We will never sway from our position that it is unacceptable for major news media to publish stories making claims about medical interventions when those claims are based on news releases. There was nothing so urgent about this story that it couldn’t have waited until one of the investigators involved in the work was available to explain it and answer questions about it.
Gout can be a debilitating disease and the current treatments while very good are not ideal. The FDA approved Arcalyst in November 2011 for the prevention of gout flares in people initiating treatment with drugs that lower uric acid levels such as allopurinol. The drug was previously approved under an orphan drug designation for a rare inflammatory disease. Painful flares are common during the first few months of treatment so a drug that can reduce the events would be welcomed. However, Arcalyst was studied in 1,300 people in clinical trials prior to its approval for this very condition. The rationale for writing a story – based on a news release – about its use in 83 people remains somewhat of a mystery.
This issue was discussed only vaguely.
An independent expert said that rilonacept was “very expensive” and that “insurance will be an issue.”
It’s good that both issues were acknowledged. But the story also explains that the drug is already used to treat another disease – so costs could have been nailed down precisely. But they weren’t. What does “very expensive” mean?
The NY Times reported the cost to be about $5,000 a week in a 2008 story. That comes to a whopping $80,000 for a 16 week course.
The story reports that “Rilonacept patients were less likely to have flare-ups, with 15 percent experiencing flare-ups three-months into the study compared with 45 percent among the non-rilonacept group.”
But not all flare-ups are equal.
How was a flare-up measured? The story doesn’t explain.
Was it a measurement of uric acid levels? Or was it patient self-reporting?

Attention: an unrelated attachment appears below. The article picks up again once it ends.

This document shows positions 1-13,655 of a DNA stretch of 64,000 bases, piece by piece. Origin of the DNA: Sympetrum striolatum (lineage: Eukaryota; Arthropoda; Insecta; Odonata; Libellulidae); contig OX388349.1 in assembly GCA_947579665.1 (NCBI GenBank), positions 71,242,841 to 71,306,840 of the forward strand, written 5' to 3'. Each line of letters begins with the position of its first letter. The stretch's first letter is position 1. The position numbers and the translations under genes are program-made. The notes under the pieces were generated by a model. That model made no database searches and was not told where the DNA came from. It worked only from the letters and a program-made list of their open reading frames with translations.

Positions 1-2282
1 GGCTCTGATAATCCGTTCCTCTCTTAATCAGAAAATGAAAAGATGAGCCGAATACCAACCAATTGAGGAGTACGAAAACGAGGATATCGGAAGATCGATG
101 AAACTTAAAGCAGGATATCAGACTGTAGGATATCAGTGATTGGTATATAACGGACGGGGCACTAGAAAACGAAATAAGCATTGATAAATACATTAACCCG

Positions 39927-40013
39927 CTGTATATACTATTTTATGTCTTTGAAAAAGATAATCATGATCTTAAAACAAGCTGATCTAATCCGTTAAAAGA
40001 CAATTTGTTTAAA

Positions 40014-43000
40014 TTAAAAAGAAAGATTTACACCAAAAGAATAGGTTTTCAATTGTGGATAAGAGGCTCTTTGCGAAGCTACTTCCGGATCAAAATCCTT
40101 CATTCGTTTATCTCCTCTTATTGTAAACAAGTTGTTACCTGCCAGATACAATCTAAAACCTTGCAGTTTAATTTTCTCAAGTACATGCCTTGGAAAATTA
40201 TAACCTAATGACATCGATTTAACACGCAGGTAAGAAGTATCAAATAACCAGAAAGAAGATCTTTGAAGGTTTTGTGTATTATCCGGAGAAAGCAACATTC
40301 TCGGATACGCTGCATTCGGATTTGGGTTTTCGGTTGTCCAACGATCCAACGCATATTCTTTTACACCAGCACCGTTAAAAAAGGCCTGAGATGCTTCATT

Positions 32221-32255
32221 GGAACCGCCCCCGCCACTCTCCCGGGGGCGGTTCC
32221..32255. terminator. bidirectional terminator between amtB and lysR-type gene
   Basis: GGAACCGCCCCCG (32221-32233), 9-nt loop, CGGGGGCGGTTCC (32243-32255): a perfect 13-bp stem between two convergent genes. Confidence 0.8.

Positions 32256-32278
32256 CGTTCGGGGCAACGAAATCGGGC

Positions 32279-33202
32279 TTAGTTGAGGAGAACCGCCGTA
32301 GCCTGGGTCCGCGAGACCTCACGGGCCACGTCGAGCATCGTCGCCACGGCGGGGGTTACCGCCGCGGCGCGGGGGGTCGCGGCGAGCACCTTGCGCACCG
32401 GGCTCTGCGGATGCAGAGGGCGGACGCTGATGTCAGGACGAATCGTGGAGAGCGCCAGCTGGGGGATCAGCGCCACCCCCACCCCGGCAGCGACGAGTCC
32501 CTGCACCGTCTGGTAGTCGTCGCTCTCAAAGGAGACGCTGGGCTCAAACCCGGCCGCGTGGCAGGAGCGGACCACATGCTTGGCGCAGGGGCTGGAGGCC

In other words, what difference did this make in subjects’ lives? We can’t judge from the story the way it was reported.
The standard line about “appears safe and well tolerated” is all we hear about harms.
Even the news release did better than that, stating: ” Common adverse events included infections reported in 15% of the rilonacept group compared with 26% with the placebo.”
There was no critical analysis of the quality of research.
The story is based on a news release, with all investigator quotes lifted from a news release.
The only independent expert quoted really doesn’t critically evaluate – describing the findings only as “very promising.”
There is no disease-mongering of gout in the story.
One independent expert is quoted.
There are at least other 6 drugs under development for gout at the moment. The story didn’t mention anything about any of them.
We are not told that the drug was approved by the FDA for use in gout in November 2011.
The story doesn’t provide any context about whether this is the first look at rilonacept for gout.
The story admits that it lifted its investigator quotes from this journal news release.
If the investigator wasn’t available immediately, this story was not of such urgent importance that it couldn’t have waited until someone involved in the research could be interviewed.